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Trump charged. Now what for Republicans?

Former US President Donald Trump appears in court for arraignment on his indictment by a Manhattan grand jury.

Former US President Donald Trump appears in court for arraignment on his indictment by a Manhattan grand jury.

REUTERS/Curtis Means/Pool

You thought you'd never see a US president — sitting or former — get indicted on criminal charges. Think again.

On Tuesday afternoon, a stone-faced former President Donald Trump was arraigned in a Manhattan court on 34 felony counts of business fraud linked to a hush-money payment made to a porn star when he was campaigning for the top job in 2016.

The 45th US commander in chief, who was fingerprinted but spared a mug shot, pleaded not guilty after hearing the charges against him.

And ... that's it. With formalities out of the way, Trump took off on his private jet and returned to Florida. He later addressed supporters from his Mar-a-Lago estate with a trademark grievance-laden speech in which he (surprise!) said he did nothing wrong, trashed the prosecutor and the judge, and framed the case as political interference in his third bid for the White House.

The trial will certainly make political ripples ahead of the 2024 presidential race, in which a now-indicted Trump is running for the third time and is the current frontrunner for the GOP nomination.

In the short term, Trump is exactly where he wants to be: the center of media attention. What’s more, he’s already gotten a bump in his approval rating among Republicans, stealing the polling thunder from his main rival: Florida Gov. Ron DeSantis.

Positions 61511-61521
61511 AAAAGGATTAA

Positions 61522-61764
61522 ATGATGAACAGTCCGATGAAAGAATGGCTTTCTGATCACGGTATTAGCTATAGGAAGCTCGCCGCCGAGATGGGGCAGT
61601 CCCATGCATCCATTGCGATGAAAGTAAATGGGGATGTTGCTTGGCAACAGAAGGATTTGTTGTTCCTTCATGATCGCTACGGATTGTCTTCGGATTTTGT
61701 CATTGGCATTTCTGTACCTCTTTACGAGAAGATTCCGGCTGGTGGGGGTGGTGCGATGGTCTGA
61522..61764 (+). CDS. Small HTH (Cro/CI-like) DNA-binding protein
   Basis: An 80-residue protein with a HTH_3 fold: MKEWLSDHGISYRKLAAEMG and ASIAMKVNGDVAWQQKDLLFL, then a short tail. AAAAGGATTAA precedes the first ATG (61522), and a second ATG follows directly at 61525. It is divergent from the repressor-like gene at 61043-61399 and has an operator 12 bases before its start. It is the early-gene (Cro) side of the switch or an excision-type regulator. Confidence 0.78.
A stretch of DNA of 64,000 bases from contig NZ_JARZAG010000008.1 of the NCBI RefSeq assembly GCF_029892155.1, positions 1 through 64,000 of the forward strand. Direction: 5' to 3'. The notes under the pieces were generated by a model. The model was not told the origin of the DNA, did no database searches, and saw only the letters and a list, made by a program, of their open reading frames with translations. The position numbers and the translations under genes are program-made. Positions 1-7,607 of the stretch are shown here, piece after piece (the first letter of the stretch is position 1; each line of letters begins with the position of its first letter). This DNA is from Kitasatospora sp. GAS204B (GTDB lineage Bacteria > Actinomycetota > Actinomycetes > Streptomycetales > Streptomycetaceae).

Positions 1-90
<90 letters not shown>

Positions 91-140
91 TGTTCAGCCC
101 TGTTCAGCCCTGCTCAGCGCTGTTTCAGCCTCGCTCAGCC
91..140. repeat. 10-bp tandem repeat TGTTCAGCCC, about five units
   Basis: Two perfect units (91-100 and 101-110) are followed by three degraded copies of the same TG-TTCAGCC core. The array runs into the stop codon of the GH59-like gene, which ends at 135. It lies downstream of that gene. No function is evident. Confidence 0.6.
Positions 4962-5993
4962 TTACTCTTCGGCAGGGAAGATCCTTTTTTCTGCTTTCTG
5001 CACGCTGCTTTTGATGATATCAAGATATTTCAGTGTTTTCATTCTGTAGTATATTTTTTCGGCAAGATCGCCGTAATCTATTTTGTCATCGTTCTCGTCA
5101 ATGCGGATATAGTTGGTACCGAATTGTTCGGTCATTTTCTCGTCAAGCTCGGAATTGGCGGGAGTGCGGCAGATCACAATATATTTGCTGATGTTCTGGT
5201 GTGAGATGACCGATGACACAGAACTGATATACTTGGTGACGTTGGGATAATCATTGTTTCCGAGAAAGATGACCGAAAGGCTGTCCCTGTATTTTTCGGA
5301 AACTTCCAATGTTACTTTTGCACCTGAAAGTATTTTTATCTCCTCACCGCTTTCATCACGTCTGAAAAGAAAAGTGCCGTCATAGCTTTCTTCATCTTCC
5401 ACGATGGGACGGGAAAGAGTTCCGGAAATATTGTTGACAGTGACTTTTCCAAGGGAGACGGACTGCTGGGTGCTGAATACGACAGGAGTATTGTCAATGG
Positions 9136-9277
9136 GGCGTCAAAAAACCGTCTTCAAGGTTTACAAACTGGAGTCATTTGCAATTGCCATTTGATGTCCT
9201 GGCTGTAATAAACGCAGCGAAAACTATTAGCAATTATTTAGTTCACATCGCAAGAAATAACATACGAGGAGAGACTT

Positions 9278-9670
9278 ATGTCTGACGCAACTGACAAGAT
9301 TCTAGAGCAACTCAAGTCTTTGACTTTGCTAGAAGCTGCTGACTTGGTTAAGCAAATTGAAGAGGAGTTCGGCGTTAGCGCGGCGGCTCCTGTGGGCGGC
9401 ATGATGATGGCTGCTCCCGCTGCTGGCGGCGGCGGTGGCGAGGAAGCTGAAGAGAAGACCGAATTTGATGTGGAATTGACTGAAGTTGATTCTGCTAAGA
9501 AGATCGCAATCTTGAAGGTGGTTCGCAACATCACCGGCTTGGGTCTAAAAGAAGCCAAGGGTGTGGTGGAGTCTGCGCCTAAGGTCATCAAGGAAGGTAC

The indictment "is not hurting Trump's position in the GOP. If anything, it's helping, and he’s at the top of the must-beat list," says Eurasia Group senior US analyst Clayton Allen.

But the 17 months left until the Republican Convention are a lifetime in politics. It all depends on how long the trial lasts — and, of course, on the outcome.

Whatever happens in the courtroom, expect the former president to follow his tried-and-tested legal stategy: attack the justice system as unfair to him and delay, delay, delay. And while we await the start of the trial, Trump himself is not due in court again until December.

Meanwhile, as long as he benefits from the continued media spotlight, Trump will be more likely than not to become the Republican nominee.

"Everything that elevates Trump now keeps other hopefuls that might share his lane from entering the race. DeSantis's slide puts him on a weaker footing to potentially challenge Trump down the road," Allen explains. "The stronger Trump looks, the greater the disincentive for others to enter the race."

Yet, counterintuitively, a less competitive field thanks to the trial is also a double-edged sword for Trump. On the one hand, the more rivals he has, the better the odds he'll win the GOP's mostly winner-take-all primaries and cruise to the nomination. Freezing out many challengers "potentially keeps the field a bit narrower for Trump and, for now, helps him maintain his status as the man to beat,” Allen says.

But on the other hand, he adds, a narrow field could make it easier for non-MAGA Republicans to rally around an alternative figure. That candidate would have the best chance of unseating Trump since his party takeover in 2016.

Still, that’s a very big if — and Trump will likely do anything to stop it. The former president might then threaten an independent run if he loses the GOP primary, which would split the Republican vote and massively benefit the guy Trump lost to in 2020: President Joe Biden.


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